Commentary: Zeroing in on AIDS and global health Post-2015

Globalization and Health
[Accessed 1 December 2012]

Zeroing in on AIDS and global health Post-2015
Buse K, Blackshaw R and Harakeye Ndayisaba MG Globalization and Health 2012, 8:42 (30 November 2012)

Abstract (provisional)  Open Access
December 1st marks World AIDS Day with the theme ‘Getting to zero’. Three years ago, UNAIDS articulated what was then considered to be an ambitious vision, the aspiration for zero new HIV infections and zero-AIDS related deaths underpinned by zero discrimination. As we imagine the Post-2015 development agenda, we can and should reconceptualise this vision as a set of concrete goals.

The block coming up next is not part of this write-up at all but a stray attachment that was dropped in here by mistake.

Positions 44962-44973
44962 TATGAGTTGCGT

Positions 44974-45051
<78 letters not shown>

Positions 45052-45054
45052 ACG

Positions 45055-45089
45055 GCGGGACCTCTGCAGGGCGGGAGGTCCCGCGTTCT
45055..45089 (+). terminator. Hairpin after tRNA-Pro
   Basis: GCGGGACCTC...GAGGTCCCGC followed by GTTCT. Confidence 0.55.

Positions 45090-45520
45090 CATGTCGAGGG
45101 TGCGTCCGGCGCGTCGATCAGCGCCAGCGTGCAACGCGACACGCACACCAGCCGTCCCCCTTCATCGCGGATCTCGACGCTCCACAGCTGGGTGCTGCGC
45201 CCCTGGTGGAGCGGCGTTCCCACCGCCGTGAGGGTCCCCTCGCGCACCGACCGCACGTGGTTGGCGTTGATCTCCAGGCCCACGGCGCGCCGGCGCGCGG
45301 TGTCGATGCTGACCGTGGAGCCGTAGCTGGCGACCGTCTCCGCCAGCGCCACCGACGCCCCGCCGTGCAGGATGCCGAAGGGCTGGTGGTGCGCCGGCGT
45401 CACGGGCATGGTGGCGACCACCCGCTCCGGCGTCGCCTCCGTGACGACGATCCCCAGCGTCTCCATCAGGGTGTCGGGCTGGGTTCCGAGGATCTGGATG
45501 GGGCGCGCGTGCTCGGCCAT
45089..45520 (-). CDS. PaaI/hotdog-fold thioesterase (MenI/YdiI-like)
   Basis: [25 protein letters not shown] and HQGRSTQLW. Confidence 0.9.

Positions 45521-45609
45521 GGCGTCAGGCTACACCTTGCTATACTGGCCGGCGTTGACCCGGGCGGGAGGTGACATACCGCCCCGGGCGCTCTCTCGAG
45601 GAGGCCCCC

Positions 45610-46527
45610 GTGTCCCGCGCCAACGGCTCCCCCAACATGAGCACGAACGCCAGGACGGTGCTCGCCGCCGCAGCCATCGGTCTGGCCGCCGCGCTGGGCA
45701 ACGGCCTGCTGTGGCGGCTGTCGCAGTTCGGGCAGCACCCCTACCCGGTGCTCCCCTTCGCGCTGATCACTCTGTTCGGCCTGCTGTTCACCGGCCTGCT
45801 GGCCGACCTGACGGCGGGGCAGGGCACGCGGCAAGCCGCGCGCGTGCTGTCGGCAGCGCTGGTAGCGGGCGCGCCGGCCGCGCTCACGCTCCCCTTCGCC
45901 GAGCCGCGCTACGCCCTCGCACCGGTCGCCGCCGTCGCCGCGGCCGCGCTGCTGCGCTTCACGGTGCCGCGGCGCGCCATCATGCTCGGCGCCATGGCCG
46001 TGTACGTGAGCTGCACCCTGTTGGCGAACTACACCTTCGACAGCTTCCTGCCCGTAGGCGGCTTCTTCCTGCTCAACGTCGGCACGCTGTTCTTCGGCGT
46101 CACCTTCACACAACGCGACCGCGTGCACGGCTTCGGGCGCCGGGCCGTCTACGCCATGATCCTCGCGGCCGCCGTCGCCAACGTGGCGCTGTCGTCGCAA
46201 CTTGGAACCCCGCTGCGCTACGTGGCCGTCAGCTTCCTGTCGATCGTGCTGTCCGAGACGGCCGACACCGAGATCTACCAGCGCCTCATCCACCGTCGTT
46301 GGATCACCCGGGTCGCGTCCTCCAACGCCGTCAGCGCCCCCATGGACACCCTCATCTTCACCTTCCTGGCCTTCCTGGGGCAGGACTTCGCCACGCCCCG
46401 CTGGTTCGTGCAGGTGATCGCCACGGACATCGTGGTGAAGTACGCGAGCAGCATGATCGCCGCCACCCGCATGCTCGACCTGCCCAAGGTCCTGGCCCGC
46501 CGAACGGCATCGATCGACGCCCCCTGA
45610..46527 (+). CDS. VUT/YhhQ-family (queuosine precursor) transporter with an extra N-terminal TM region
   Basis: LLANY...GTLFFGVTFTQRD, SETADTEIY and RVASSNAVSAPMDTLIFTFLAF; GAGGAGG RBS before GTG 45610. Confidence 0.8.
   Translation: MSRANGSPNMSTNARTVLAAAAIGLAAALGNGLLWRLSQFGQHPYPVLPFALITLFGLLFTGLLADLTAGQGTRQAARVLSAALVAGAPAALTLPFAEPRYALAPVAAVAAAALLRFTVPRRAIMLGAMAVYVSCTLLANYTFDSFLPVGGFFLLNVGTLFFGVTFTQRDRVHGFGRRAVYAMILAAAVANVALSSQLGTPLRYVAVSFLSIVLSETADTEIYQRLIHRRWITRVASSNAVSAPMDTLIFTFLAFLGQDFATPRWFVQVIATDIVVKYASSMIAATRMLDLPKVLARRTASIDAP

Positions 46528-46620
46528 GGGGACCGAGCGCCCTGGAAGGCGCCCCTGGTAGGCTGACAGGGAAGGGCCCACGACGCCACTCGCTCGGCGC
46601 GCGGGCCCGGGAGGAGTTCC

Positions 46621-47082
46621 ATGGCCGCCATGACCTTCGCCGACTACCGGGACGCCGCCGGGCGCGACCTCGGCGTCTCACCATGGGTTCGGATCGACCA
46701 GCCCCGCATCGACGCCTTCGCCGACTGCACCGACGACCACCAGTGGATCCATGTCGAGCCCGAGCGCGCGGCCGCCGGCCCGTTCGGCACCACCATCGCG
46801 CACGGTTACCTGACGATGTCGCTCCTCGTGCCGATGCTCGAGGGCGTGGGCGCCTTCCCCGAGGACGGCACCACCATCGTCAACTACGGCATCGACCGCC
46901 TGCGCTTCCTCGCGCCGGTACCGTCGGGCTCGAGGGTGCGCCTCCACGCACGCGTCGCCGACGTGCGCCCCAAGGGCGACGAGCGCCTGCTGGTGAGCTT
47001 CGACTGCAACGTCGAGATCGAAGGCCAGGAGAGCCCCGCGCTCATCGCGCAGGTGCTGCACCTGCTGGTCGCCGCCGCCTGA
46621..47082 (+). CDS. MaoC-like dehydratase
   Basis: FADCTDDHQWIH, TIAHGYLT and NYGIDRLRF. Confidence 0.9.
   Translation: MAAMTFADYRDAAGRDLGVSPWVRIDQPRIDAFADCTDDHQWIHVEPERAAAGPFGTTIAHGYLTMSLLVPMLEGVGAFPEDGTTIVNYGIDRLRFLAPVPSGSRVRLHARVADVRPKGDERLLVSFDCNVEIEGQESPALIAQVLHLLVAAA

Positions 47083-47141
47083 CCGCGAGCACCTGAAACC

This Viewpoint argues that today’s rapidly changing world, including its shifting geo-political and economic landscape, requires policy responses that are context-sensitive. We highlight the Shared Responsibility-Global Solidarity agenda, as pioneered by the African Union in its recent Roadmap on AIDS, tuberculosis, and malaria, to illustrate ways in which global health can be re-thought to tackle twenty-first century challenges. In light of the emerging debate on what a Post-2015 development agenda and accountability framework should look like, we argue that the AIDS response offers lessons as a pathfinder which can pave the way for global health responses in which the most marginalised are at the centre of the debate, human rights are protected under the rule of law, strong accountability is in place for results for people and community and participatory processes are the norm. These hard-learned and -won principles of the AIDS response are critical if we are to realize a world in which there is zero inequality and health justice for all.